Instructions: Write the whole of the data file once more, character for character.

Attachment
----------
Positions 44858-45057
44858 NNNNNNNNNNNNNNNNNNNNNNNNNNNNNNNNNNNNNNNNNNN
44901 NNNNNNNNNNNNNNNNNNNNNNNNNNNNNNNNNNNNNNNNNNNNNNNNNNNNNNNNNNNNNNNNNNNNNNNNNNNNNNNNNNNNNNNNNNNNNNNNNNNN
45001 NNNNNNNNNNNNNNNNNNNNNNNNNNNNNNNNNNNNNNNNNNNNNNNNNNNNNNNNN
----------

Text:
Positions 44858-45057
44858 NNNNNNNNNNNNNNNNNNNNNNNNNNNNNNNNNNNNNNNNNNN
44901 NNNNNNNNNNNNNNNNNNNNNNNNNNNNNNNNNNNNNNNNNNNNNNNNNNNNNNNNNNNNNNNNNNNNNNNNNNNNNNNNNNNNNNNNNNNNNNNNNNNN
45001 NNNNNNNNNNNNNNNNNNNNNNNNNNNNNNNNNNNNNNNNNNNNNNNNNNNNNNNNN